Saturday, March 3, 2012

Ninja 101

     “Doggone it!”
     Randy slammed the front door shut as soon as he entered his house. He was still dripping wet, but paid no attention to the mess he made as he stomped across the carpet. Instead, he marched straight into the kitchen, took off his shirt and wrung it out in the sink.
     Sparky, Randy’s beagle, heard the commotion and trotted into the kitchen. When he saw Randy standing shirtless over the sink, he let out a grunt—not that it was unusual to see Randy standing above the sink without a shirt, but because Randy looked extra angry today.
     Randy sighed. “No, I’m not okay Sparky. That pesky Mrs. Pearson hosed me again.”
     For the third time this week, Mrs. Pearson, Randy’s next-door neighbor, caught him trying to steal carrots from her garden. Randy wanted the carrots so he could catch a rabbit to keep Sparky company when he was away. He tried to explain to Mrs. Pearson that he was only thinking of Sparky’s well-being, but that selfish old bag didn’t even give a hoot. Instead, she just yelled at him and chased him away with the garden hose. This was the third time Randy had to hang up his underwear to dry in the kitchen window.
     “I just don’t know what to do, Sparky.” Randy scratched the beagle behind the ears before taking off his boxers. “I try to be quiet, but she hears me every time. I wish I was a ninja. Then I’d be so sneaky she could look right at me and not even know I was there.”
     Sparky let out a little yap.
     “Why can’t I be a ninja? Well, it’s not that easy, Sparky. Not just anyone can do it. You have to go through all sorts of ninja training and buy ninja clothes. And there’s probably some kind of certification you need to do it properly.”
     Sparky yapped again.
     “Well… honestly, I don’t know why I can’t do it,” Randy said as he pulled off his socks. “I guess it wouldn’t hurt to look into it.”
     After he hung up the last of his clothes, Randy walked outside and began digging through stacks of old mail and newspapers in his recycling bin until he found the class schedule from the local adult education center. He remembered throwing it in there last week after using it to kill a big spider that scared Sparky. The spider guts were still on the back cover.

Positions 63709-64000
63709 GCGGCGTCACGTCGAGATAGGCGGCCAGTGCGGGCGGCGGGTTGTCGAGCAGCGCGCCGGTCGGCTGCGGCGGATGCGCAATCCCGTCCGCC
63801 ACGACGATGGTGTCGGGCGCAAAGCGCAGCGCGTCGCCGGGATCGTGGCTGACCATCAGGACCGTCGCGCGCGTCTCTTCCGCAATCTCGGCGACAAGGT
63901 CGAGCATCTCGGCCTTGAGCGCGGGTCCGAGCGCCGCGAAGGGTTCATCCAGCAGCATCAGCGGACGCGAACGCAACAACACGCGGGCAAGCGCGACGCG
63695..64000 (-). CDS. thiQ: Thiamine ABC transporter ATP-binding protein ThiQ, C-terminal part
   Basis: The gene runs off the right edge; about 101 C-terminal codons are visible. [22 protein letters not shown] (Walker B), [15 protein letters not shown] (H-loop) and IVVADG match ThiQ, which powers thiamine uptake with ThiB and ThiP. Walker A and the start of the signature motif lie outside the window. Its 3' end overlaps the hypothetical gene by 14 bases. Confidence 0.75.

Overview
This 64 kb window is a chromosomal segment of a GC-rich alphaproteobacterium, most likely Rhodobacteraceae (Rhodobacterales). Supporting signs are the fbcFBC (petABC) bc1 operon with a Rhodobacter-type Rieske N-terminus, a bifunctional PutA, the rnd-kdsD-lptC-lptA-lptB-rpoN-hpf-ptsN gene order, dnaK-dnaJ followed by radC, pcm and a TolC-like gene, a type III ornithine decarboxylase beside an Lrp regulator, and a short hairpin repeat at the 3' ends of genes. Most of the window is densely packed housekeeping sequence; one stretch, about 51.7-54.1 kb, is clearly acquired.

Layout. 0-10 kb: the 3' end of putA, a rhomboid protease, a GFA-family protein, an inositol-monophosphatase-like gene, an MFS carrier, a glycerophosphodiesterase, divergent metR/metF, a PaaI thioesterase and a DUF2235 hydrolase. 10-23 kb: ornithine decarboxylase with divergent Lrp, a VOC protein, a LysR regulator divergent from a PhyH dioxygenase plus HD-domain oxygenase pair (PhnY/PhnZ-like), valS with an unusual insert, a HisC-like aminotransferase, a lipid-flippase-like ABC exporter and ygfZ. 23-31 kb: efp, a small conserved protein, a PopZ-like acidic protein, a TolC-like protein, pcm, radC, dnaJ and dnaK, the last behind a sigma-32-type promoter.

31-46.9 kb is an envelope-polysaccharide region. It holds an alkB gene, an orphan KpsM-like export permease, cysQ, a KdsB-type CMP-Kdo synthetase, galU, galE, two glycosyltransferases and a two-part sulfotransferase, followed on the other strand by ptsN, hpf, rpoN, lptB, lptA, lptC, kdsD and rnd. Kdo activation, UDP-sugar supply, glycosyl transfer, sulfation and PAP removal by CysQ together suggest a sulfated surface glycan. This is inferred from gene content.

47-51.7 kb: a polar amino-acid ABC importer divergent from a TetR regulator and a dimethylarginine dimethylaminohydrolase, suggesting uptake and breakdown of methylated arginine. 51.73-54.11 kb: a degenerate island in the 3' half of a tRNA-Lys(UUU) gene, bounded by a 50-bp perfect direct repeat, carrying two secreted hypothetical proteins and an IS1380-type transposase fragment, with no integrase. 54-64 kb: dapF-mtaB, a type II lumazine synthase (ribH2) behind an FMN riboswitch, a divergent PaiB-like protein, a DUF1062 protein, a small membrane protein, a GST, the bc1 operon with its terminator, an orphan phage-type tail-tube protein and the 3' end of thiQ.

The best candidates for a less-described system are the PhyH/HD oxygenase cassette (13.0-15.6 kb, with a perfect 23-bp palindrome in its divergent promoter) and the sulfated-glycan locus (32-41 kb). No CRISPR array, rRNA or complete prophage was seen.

Randy quickly flipped through the computer training and cooking classes until he found what he was looking for. There it was: Introduction to the Ninja Arts. And the good news was that the class met on Tuesday and Thursday evenings starting next week, so it wouldn’t interfere with Randy’s knitting circle.
     “What luck,” he said. “But there’s a $65 class fee. Is it really worth it?”
     Just then a stream of cold water hit him in the face.
     “Put some clothes on, you hippie!” shouted Mrs. Pearson from the yard next door. She had the garden hose aimed right at him with the sprayer on the highest setting.
     Randy made up his mind as he ran back to the house.

     The next six weeks of ninja training were grueling. Randy had never worked so hard in his life, but he learned all sorts of neat tricks, like how to become shadows and how to throw ninja stars and how to do a triple backflip and rip a person’s heart out with your bare hands (to be fair, Randy never actually did all of those, but he understood the diagrams and was confident in his ability to pull them off when needed). It was tough, because Randy had to give up a lot of his favorite TV shows for the class, but he knew it would be worth it in the end. After all, he could always watch the reruns of Downton Abbey later.